Back in February I went on a little stroll down memory lane about the first of the Knitter’s Curiosity Cabinet books. It was sort of awesome to go back and spend some time with it, and so I thought I’d make some time to talk about the other two books in that series too. I’ll start with Volume II today, and we’ll chat about Volume III later in the year.
Just like last time, I’ve gone ahead and put both the paper book and the electronic book on sale for 25% off and made the individual patterns available on ravelry (normally it’s only the whole book that’s available). You don’t need a code or anything, the prices are already changed. They’ll be that way through the end of the month, and then they’ll go back to normal and the individual patterns will flit back away.
I’m going to let you in on a little secret. The only thing I regret about this whole series of books is that I wasn’t brave enough to put ‘Volume I’ in the title of the first book. I knew from the very beginning that I wanted there to be three books, but some very wise and reasonable people told me calling something Volume I was risky (what if you didn’t do a Volume II?), so I left it off. But before the first one was even back from the printer, I was hard at work on Volume II.
The first volume had used botanical prints to inspire the patterns. For this one, I worked with drawings of butterflies.
Tracking down the source materials for these books was always a huge part of the process. The source materials are all old enough to be public domain, so you can generally find reasonable scans of them online, but I wanted to have the originals.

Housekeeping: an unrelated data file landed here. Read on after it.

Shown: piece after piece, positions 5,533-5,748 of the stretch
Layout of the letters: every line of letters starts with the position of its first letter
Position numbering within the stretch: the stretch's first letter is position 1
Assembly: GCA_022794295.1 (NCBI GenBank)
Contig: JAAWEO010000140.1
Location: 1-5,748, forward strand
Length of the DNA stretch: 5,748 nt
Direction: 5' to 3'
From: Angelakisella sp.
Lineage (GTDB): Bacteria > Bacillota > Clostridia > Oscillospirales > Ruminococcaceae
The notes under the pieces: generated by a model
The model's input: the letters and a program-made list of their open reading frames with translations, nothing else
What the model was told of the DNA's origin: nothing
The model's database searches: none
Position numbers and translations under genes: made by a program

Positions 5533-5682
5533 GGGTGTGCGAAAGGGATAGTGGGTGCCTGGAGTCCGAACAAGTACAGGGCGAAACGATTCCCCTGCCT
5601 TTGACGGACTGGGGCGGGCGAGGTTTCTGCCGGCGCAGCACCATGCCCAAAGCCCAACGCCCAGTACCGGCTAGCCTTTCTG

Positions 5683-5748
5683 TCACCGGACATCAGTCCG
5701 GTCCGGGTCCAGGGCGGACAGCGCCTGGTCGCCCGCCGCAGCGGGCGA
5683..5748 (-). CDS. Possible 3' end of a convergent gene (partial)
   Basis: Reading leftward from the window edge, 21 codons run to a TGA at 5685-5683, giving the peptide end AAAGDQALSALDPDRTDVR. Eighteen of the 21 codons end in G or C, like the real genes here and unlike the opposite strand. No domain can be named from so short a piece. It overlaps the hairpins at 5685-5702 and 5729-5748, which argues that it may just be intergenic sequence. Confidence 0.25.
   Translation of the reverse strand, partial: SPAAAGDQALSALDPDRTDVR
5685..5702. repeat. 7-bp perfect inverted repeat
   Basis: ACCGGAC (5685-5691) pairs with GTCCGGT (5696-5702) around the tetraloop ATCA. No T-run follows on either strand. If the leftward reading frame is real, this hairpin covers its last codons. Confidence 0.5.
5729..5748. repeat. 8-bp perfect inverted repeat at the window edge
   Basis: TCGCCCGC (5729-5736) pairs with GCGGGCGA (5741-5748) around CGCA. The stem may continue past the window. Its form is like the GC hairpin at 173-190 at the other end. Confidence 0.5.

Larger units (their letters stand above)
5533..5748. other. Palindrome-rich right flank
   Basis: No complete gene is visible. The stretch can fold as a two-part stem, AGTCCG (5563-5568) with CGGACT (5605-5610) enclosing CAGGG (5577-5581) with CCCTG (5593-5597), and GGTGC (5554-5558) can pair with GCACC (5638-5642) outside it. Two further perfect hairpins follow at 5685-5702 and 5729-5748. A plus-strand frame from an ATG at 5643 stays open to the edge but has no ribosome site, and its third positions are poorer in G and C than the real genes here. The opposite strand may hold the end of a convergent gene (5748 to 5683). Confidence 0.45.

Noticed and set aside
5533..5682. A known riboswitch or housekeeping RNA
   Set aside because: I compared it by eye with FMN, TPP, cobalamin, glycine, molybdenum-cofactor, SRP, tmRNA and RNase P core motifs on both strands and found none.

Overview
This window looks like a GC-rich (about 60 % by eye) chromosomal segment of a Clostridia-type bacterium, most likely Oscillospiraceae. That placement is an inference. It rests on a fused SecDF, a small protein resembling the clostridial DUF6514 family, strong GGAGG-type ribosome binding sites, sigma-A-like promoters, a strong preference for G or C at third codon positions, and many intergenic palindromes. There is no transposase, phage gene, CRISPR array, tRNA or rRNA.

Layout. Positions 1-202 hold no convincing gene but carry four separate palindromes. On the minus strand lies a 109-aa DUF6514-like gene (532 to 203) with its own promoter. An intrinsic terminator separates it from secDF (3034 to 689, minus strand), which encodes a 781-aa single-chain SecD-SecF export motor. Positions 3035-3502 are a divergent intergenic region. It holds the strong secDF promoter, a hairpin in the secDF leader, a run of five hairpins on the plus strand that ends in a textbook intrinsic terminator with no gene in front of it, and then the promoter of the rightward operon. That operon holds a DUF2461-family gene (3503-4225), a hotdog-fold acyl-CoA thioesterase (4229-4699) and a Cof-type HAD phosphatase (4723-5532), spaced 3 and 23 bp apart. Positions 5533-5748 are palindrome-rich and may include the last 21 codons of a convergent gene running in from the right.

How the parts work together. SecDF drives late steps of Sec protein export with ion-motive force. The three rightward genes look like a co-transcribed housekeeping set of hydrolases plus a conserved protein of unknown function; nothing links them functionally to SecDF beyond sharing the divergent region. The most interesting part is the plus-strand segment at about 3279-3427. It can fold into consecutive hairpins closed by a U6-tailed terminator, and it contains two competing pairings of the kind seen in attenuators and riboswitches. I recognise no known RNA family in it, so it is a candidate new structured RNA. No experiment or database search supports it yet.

Part of that was so I could make high quality scans of the images to include in the books (you can see lovely large versions of the prints that inspired each pattern on the patterns’ ravelry pages, they’re worth spending some time with).
But part of it was because they are just beautiful objects and I wanted to have the chance to examine them up close. They’re all tinted by hand, and you can often see significant differences in color and shading between different copies of the original books. I love the individuality , and it reminds me of the variation from one skein of hand dyed yarn to the next.
I still have a plan to pick three of my favorites from each book, get them framed in matching frames, and hang them up together. If I ever manage an office whose walls aren’t covered in bookcases, I think I’ll have to do it.
They’d serve as a good reminder to trust myself and know that if I think something is going to be a set, well then I can go right ahead and name the first book accordingly!